Andrew Luck played only seven seasons in the NFL, all of them with the Indianapolis Colts. Then he shocked the fanbase by retiring at only 30 years old, seemingly still in his prime.
Such a short career should normally preclude an induction into the Hall of Fame. But if Terrell Davis received his call in 2017 after only as many years with the Denver Broncos, what is stopping Luck?
That is the question sportscaster Colin Cowherd had in mind on Monday’s episode of his FS1 show The Herd. He said:
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“Did you know Andrew Luck is eligible for the Hall of Fame next year? I know what you’re saying… ‘COLIN, C’MON, HE ONLY PLAYED FOR SIX YEARS!’ Brevity of career does not eliminate you. Gale Sayers, four great years, made it, he had knee injuries. Terrell Davis, four great years. ‘WELL, SUPER BOWLS!’”
“Yeah, well, Elway had a lot to do with those too. If you’re going to let ‘compilers’ into all these Hall of Fames (sic) – people who were very good and played for a long time, then I’m going to fight for ‘great briefly.’
He then broke down the records and rankings that could strengthen Luck’s case for membership:
“Andrew Luck did something that I don’t think Brady, Patrick Mahomes, Favre, Bradshaw, or Aikman could do: He took a horrible roster and went 11-5, 11-5, 11-5. Four Pro Bowls in five years, they never had a losing season when he was healthy.”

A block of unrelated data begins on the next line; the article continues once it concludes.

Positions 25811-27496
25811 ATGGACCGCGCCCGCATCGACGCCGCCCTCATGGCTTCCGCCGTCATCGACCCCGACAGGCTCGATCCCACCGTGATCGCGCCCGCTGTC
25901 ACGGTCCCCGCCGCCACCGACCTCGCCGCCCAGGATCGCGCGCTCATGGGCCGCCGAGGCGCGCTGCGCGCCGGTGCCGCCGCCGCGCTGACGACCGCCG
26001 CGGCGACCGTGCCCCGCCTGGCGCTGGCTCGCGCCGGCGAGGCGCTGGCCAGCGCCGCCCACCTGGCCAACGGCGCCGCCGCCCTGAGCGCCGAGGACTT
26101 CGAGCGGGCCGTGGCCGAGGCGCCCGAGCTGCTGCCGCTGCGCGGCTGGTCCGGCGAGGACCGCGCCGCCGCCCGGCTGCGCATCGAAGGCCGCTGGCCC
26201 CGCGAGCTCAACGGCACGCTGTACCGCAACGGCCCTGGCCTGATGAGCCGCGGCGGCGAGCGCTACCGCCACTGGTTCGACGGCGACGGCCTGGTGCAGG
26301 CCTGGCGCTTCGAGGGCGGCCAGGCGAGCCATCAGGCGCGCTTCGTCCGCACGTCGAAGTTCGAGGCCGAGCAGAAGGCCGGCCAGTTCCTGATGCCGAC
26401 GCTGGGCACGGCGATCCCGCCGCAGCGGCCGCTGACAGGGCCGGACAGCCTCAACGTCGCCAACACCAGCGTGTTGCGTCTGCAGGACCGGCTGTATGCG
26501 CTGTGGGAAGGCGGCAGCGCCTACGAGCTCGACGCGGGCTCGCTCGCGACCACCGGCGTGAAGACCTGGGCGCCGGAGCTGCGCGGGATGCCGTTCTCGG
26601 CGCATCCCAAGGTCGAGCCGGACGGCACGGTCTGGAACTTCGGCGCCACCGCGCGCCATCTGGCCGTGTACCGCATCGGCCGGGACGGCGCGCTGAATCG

“Which is remarkable because according to PFF, the Andrew Luck era had the 28th best defense, the 24th best rushing game, and a bottom six offensive line, and he got to the AFC Championship. I don’t think Mahomes could do that… I don’t think Brady goes 11-5, 11-5, 11-5 with one of the worst defenses, o-line, and no run game.”
The stats that could solidify Andrew Luck’s Hall of Fame chances
In his seven seasons in the NFL, Andrew Luck played only 94 games (86 regular-season and 8 postseason), even missing the entire 2017 season after hurting his shoulder. However, his statistics within that stretch are among the most impressive for a six-season period (not counting seasons lost to injury), according to Bradon Deacon, a student at Baldwin Wallace University and founder of NFL Rookie Watch:
- 171 touchdown passes (third-most all-time, behind Dan Marino and Patrick Mahomes)
- 23,671 passing yards (fourth-most all-time, behind Peyton Manning, Marino, and Mahomes)
- 275.2 passing yards per game (third-most all-time, behind Matthew Stafford and Mahomes)
Besides those stats, he also had four Pro Bowls (2012-2014 and 2018), led the league in passing touchdowns once (2014), and was named the 2018-19 Comeback Player of the Year, just months before retiring.